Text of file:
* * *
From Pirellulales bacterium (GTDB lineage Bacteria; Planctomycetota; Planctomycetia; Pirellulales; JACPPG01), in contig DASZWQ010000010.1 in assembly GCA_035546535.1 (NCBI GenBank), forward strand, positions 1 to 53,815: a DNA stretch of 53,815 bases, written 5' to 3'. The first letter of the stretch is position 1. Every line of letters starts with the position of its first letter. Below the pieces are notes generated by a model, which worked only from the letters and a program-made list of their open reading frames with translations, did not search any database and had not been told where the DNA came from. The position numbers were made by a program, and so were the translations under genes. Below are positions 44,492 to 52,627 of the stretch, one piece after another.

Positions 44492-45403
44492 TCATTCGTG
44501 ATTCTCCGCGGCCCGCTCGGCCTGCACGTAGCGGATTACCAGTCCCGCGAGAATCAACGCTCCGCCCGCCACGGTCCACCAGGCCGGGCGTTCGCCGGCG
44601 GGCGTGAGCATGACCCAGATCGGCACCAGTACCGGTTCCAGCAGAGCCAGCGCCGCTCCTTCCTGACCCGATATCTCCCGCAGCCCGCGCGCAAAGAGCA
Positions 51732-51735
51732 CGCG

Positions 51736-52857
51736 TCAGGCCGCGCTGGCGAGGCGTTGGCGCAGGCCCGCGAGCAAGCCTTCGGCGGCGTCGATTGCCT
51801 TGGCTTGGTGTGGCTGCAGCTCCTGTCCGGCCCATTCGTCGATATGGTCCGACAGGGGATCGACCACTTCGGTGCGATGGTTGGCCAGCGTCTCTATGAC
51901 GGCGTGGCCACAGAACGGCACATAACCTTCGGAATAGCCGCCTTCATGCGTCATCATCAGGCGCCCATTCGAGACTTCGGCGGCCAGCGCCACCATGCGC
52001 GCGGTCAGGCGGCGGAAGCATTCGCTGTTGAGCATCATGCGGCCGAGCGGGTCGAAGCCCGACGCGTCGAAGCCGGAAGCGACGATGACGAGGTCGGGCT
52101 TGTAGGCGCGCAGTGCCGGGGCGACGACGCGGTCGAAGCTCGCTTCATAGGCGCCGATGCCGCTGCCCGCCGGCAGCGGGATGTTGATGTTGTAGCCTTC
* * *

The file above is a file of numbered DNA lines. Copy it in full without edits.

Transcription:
From Pirellulales bacterium (GTDB lineage Bacteria; Planctomycetota; Planctomycetia; Pirellulales; JACPPG01), in contig DASZWQ010000010.1 in assembly GCA_035546535.1 (NCBI GenBank), forward strand, positions 1 to 53,815: a DNA stretch of 53,815 bases, written 5' to 3'. The first letter of the stretch is position 1. Every line of letters starts with the position of its first letter. Below the pieces are notes generated by a model, which worked only from the letters and a program-made list of their open reading frames with translations, did not search any database and had not been told where the DNA came from. The position numbers were made by a program, and so were the translations under genes. Below are positions 44,492 to 52,627 of the stretch, one piece after another.

Positions 44492-45403
44492 TCATTCGTG
44501 ATTCTCCGCGGCCCGCTCGGCCTGCACGTAGCGGATTACCAGTCCCGCGAGAATCAACGCTCCGCCCGCCACGGTCCACCAGGCCGGGCGTTCGCCGGCG
44601 GGCGTGAGCATGACCCAGATCGGCACCAGTACCGGTTCCAGCAGAGCCAGCGCCGCTCCTTCCTGACCCGATATCTCCCGCAGCCCGCGCGCAAAGAGCA
Positions 51732-51735
51732 CGCG

Positions 51736-52857
51736 TCAGGCCGCGCTGGCGAGGCGTTGGCGCAGGCCCGCGAGCAAGCCTTCGGCGGCGTCGATTGCCT
51801 TGGCTTGGTGTGGCTGCAGCTCCTGTCCGGCCCATTCGTCGATATGGTCCGACAGGGGATCGACCACTTCGGTGCGATGGTTGGCCAGCGTCTCTATGAC
51901 GGCGTGGCCACAGAACGGCACATAACCTTCGGAATAGCCGCCTTCATGCGTCATCATCAGGCGCCCATTCGAGACTTCGGCGGCCAGCGCCACCATGCGC
52001 GCGGTCAGGCGGCGGAAGCATTCGCTGTTGAGCATCATGCGGCCGAGCGGGTCGAAGCCCGACGCGTCGAAGCCGGAAGCGACGATGACGAGGTCGGGCT
52101 TGTAGGCGCGCAGTGCCGGGGCGACGACGCGGTCGAAGCTCGCTTCATAGGCGCCGATGCCGCTGCCCGCCGGCAGCGGGATGTTGATGTTGTAGCCTTC